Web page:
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Posts Tagged ‘disease’

Reduce Heart Disease – What are the benefits of supplementing CoQ10?

Posted by Lisa Nelson, RD, LN on April 3, 2009

The benefits of CoQ10 are numerous:

  • Prevent heart disease
  • Slows the aging process
  • Lowers blood pressure
  • Boosts energy
  • Increases strength
  • Builds up the immune system
  • Improves the nervous system
  • Protects against gum disease
  • Counteracts negative side effects of some cholesterol medications

Consult your MD to determine if supplementing CoQ10 is the right treatment option for your situation.

All the best,
Lisa Nelson RD

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Reduce Heart Disease – Do you know the signs of a CoQ10 deficiency?

Posted by Lisa Nelson, RD, LN on April 2, 2009

Symptoms associated with a CoQ10 deficiency develop gradually over time, so it’s very easy to miss the signs.

Symptoms include: aches and pains, fatigue, sore muscles, weakness, malaise, and shortness of breath

Our bodies are designed for CoQ10 to be formed from a variety of vitamins, minerals, and amino acids. If your intake of vitamin C, B-12, B-6, pantothenic acid, and various other minerals and nutrients is deficient, the production of CoQ10 is compromised. Conditions and medications, such as hyperthyroidism, antidepressants, gum disease, and advanced age will also cause lower than adequate levels of CoQ10.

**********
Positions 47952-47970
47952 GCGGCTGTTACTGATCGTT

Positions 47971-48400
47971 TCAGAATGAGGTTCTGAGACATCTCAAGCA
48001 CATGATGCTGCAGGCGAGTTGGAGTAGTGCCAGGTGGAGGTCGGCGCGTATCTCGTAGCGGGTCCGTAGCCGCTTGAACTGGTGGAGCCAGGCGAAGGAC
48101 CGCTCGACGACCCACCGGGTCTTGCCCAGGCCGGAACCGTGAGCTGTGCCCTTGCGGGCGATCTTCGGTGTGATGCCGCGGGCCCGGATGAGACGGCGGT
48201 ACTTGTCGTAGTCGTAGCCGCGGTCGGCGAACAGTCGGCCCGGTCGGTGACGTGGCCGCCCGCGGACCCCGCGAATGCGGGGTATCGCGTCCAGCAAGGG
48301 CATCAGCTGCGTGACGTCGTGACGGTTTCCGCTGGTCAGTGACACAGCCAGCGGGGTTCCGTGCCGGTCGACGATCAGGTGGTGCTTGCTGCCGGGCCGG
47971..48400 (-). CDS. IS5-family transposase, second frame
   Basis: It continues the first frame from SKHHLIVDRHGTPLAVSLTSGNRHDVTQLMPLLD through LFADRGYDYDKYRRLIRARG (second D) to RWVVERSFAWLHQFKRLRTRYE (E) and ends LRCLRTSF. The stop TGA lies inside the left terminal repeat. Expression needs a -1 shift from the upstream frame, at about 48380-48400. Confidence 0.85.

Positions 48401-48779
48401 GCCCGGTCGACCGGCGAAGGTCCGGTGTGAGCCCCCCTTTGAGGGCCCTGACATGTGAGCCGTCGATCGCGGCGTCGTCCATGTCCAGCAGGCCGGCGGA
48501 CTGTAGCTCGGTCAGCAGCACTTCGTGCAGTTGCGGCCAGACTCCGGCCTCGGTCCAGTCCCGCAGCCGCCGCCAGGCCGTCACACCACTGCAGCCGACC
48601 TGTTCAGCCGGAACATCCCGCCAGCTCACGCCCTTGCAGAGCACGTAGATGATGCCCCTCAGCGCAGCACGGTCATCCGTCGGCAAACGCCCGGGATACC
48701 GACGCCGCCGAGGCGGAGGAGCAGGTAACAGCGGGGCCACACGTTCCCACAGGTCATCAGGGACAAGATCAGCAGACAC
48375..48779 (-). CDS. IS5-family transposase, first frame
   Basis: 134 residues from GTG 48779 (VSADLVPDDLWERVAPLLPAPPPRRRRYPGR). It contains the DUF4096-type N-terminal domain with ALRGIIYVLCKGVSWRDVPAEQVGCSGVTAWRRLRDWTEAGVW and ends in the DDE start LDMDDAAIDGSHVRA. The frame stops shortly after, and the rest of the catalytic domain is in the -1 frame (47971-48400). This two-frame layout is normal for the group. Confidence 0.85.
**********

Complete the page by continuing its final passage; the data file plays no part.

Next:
All the best,
Lisa Nelson RD

Posted in heart health, high blood pressure, lower cholesterol | Tagged: , , , , , , , | 2 Comments »

Reduce Heart Disease – How does CoQ10 work?

Posted by Lisa Nelson, RD, LN on April 1, 2009

The powerhouse of your cells is the mitochondria. The mitochondria convert the foods you eat into energy your body can use. The form of energy the body uses is called ATP. ATP is produced within the mitochondria by taking needed electrons from foods. CoQ10 is responsible for carrying the electrons back and forth between enzymes in the production of ATP.

If that was a little too much science for you, let me make it much simpler.

Without CoQ10 your cells can not produce energy for your body to function, including the heart muscle. The heart uses an enormous amount of energy to function and maintain blood circulation 24/7.

Numerous studies have shown patients with heart disease to have a CoQ10 deficiency. Individuals suffering from cardiomyopathy or heart failure appear to have the greatest deficiencies. Improvements have been seen when individuals suffering from cardiomyopathy or heart failure receive supplemental CoQ10. Benefits of supplementing CoQ10 are seen in individuals experiencing angina, coronary artery disease, post-operative heart surgery, and heart attack recovery.

CoQ10 is especially beneficial if you have narrowed arteries and reduced blood flow to the heart. CoQ10 uses what little oxygen and nutrients the heart receives to increase production of ATP and boost the hearts energy levels.

The physician’s routinely using CoQ10 as part of their treatment plan for heart patients often refer to CoQ10 as “the miracle supplement” due to the drastic improvements to patient heart function.

All the best,
Lisa Nelson RD

Posted in heart health, high blood pressure, lower cholesterol | Tagged: , , , , , , , | 3 Comments »

Reduce Heart Disease – Have you heard of CoQ10?

Posted by Lisa Nelson, RD, LN on March 31, 2009